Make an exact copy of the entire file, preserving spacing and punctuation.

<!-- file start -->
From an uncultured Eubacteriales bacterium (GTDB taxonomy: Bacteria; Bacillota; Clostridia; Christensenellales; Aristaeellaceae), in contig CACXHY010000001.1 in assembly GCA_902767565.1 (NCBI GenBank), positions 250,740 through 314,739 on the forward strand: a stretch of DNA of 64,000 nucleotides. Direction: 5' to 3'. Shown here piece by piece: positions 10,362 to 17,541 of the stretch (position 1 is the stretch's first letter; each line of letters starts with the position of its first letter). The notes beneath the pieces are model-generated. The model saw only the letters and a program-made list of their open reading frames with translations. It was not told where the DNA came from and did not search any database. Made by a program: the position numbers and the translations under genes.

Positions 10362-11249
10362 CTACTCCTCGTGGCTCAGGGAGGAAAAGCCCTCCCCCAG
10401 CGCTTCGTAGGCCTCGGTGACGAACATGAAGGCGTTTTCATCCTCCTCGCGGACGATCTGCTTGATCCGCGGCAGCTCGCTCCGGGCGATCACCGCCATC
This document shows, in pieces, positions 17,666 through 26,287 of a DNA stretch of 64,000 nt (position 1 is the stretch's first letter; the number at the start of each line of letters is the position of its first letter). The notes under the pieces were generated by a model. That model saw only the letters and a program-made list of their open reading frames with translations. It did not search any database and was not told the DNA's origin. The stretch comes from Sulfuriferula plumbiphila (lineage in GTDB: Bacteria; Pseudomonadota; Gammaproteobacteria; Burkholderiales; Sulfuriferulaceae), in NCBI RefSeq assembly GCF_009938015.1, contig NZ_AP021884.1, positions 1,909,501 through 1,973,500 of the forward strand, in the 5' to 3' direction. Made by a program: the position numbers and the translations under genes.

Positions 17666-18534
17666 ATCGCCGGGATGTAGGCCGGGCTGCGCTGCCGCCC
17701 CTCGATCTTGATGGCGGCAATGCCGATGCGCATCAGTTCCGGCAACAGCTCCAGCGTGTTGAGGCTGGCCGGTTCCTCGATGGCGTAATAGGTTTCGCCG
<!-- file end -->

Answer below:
From an uncultured Eubacteriales bacterium (GTDB taxonomy: Bacteria; Bacillota; Clostridia; Christensenellales; Aristaeellaceae), in contig CACXHY010000001.1 in assembly GCA_902767565.1 (NCBI GenBank), positions 250,740 through 314,739 on the forward strand: a stretch of DNA of 64,000 nucleotides. Direction: 5' to 3'. Shown here piece by piece: positions 10,362 to 17,541 of the stretch (position 1 is the stretch's first letter; each line of letters starts with the position of its first letter). The notes beneath the pieces are model-generated. The model saw only the letters and a program-made list of their open reading frames with translations. It was not told where the DNA came from and did not search any database. Made by a program: the position numbers and the translations under genes.

Positions 10362-11249
10362 CTACTCCTCGTGGCTCAGGGAGGAAAAGCCCTCCCCCAG
10401 CGCTTCGTAGGCCTCGGTGACGAACATGAAGGCGTTTTCATCCTCCTCGCGGACGATCTGCTTGATCCGCGGCAGCTCGCTCCGGGCGATCACCGCCATC
This document shows, in pieces, positions 17,666 through 26,287 of a DNA stretch of 64,000 nt (position 1 is the stretch's first letter; the number at the start of each line of letters is the position of its first letter). The notes under the pieces were generated by a model. That model saw only the letters and a program-made list of their open reading frames with translations. It did not search any database and was not told the DNA's origin. The stretch comes from Sulfuriferula plumbiphila (lineage in GTDB: Bacteria; Pseudomonadota; Gammaproteobacteria; Burkholderiales; Sulfuriferulaceae), in NCBI RefSeq assembly GCF_009938015.1, contig NZ_AP021884.1, positions 1,909,501 through 1,973,500 of the forward strand, in the 5' to 3' direction. Made by a program: the position numbers and the translations under genes.

Positions 17666-18534
17666 ATCGCCGGGATGTAGGCCGGGCTGCGCTGCCGCCC
17701 CTCGATCTTGATGGCGGCAATGCCGATGCGCATCAGTTCCGGCAACAGCTCCAGCGTGTTGAGGCTGGCCGGTTCCTCGATGGCGTAATAGGTTTCGCCG